photo of Cousin Donovan Mitchell Sr. in the minor leagues
November 24, 2019 tribute to Muhammad Ali turned out to be a tribute to Cousin Elaine. She stole the show on her 100th belated birthday at the Miracle Theater in Washington, DC
Hattie T and I are hanging out with Cousin Elaine and her grandson Deon in Columbia, Maryland January 2019

On February 28, 2020 I would meet my young cousin Donovan Mitchell, Jr. for the first time.  The Utah Jazz would be visiting the Washington Wizards at the Capital One arena in downtown, DC.  I almost blew the opportunity to meet the rising NBA star.  I had mis-read the Wizard’s schedule.  The game was played on a Sunday evening.  Things got worse when I could not find Donovan on the floor or on the bench during the first half of the game.  I was beginning to think he didn’t make the trip or had taken ill.  During half-time I checked with one of the security people for the Wizards and discovered Donovan was being held out this game and was relaxing in the lockerroom.  The Jazz coaching staff was right, they didn’t need him to beat the Wizards.

My friend Larry Law and I waited outside the lockerroom waiting for the all clear signal to enter.  The first player in the door way to the lockerroom was Donovan.  He was standing there and talking with a friend/fan with a big smile on his face.  I waited my turn to introduce my self. Finally, I was able to say hello and tell him I was a long lost cousin via  the James/Bell Family Tree.  Like most of today’s young people he was not aware of his family history.

Meeting cousin Donovan Mitchell in Wizards’ lockerroom for the first time in February 2020. He was humble, gracious and a class act.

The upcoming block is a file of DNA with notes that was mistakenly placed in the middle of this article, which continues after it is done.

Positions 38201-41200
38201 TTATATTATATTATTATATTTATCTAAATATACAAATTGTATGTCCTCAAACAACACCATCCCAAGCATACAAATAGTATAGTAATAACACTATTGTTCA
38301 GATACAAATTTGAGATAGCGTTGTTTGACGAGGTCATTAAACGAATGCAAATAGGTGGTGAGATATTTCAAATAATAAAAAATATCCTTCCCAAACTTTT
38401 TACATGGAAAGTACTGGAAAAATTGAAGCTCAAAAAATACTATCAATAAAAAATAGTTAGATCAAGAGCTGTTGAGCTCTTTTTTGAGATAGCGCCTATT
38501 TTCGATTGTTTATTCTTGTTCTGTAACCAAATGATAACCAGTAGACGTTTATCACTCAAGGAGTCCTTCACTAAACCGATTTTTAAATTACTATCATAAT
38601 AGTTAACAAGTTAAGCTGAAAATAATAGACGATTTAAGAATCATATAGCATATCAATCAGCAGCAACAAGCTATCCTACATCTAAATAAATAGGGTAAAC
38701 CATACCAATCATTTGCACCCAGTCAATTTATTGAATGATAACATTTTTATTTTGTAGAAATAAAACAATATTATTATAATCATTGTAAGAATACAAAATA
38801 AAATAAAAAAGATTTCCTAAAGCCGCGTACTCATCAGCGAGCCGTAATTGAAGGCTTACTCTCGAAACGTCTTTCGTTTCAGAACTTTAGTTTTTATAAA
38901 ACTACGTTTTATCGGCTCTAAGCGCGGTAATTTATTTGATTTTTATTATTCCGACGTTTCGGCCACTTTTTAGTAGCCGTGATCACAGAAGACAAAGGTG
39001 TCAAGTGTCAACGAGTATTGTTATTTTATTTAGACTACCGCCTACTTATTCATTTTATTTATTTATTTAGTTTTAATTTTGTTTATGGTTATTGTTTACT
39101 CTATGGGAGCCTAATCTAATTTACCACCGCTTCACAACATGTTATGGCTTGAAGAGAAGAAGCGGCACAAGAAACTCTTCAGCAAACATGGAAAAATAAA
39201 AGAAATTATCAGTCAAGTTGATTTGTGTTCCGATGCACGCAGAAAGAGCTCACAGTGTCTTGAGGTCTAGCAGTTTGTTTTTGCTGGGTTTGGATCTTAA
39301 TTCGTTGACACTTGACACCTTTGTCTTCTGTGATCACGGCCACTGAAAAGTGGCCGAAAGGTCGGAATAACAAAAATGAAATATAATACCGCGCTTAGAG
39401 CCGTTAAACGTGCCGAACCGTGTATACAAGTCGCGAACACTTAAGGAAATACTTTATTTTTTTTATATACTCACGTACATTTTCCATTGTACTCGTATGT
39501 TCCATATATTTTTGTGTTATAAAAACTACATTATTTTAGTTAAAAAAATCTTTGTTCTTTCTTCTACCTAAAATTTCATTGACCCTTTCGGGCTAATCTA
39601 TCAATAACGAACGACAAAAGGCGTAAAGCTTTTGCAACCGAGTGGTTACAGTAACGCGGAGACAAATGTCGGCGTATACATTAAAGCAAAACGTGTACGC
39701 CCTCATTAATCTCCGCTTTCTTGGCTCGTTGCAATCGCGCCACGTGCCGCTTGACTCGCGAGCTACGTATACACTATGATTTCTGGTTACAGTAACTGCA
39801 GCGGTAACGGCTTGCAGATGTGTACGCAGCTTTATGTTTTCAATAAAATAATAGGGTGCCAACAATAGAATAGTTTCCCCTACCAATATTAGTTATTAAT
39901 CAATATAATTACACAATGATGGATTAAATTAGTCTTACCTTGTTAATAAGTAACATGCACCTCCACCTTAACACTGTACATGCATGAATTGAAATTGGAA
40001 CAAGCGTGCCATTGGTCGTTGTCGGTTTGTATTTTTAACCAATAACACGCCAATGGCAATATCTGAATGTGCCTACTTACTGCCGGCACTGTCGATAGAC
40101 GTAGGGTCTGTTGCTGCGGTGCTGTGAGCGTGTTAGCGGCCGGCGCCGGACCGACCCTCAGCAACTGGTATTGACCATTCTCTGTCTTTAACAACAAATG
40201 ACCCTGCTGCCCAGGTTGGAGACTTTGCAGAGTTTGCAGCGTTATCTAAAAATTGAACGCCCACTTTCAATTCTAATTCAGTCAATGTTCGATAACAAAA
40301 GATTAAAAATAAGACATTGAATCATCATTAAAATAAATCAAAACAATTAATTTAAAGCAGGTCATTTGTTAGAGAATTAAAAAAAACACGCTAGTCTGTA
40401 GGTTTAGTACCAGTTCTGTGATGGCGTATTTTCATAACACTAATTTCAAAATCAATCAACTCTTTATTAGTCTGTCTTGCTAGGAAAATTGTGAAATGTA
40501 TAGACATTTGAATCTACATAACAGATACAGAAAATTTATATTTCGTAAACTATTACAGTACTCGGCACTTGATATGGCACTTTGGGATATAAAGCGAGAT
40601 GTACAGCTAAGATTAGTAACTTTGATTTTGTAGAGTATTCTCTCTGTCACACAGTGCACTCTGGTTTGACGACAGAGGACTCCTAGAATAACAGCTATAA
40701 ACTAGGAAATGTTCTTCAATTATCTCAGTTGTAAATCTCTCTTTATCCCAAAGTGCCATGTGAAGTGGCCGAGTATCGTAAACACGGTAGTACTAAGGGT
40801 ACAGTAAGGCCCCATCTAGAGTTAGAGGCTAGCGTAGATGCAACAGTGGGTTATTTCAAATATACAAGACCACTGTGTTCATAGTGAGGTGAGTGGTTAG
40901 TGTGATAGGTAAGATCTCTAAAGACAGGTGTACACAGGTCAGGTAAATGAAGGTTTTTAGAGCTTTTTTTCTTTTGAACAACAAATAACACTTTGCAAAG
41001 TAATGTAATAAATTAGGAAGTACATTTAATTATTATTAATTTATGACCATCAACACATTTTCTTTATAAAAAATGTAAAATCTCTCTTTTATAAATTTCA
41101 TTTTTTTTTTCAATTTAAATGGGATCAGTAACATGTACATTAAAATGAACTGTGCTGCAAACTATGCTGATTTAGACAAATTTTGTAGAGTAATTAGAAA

His broad smile never left his face during the conversation.  I told him I had talked with his father in New York several days earlier giving him an update.  I asked him if he was aware that he had a great-aunt living here in the area who had recently turned 100 years-old?  His eyes got bigger with the response, “I had no idea!”   You could tell he was a people person.  There are times when young pro athletes experience his kind of early success early in their careers, they withdraw and are sometimes hard to find and harder to deal with. 

I was disappointed he had no clue he had a 100-year old aunt Elaine (NOW 102) living 40 minutes away from downtown DC, living in Columbia, Maryland. Her grandson and his cousin Deon living in Atlanta about his same age! Cousin Elaine is a big time sports fan, her son Deon’s father was a high school coach.

Cousin Elaine, is now living in Florida with her son Lester. Donovan’s Grandmother Cousin Tina drove to Columbia in June and drove cousin Elaine back to Florida. Maybe Donovan Sr. will find the time to introduce Donovan Jr. his mother, and sister to their Aunt Elaine. She can then introduce him to his cousin Deon who lives in Atlanta. Hopefully, 32 years later is not too late to meet your family!

If you want to know how Donovan Jr. got to this point as it relates to human rights, civil rights and his love for children–see our family tree.

You can also see link below on the Critical Race Theory



FOOTNOTE: Utah Jazz were in concert with Donovan Mitchell as it relates to his stand against banning the Critical Race Theory curriculum in Utah schools (Donovan now with the Cleveland Cavaliers).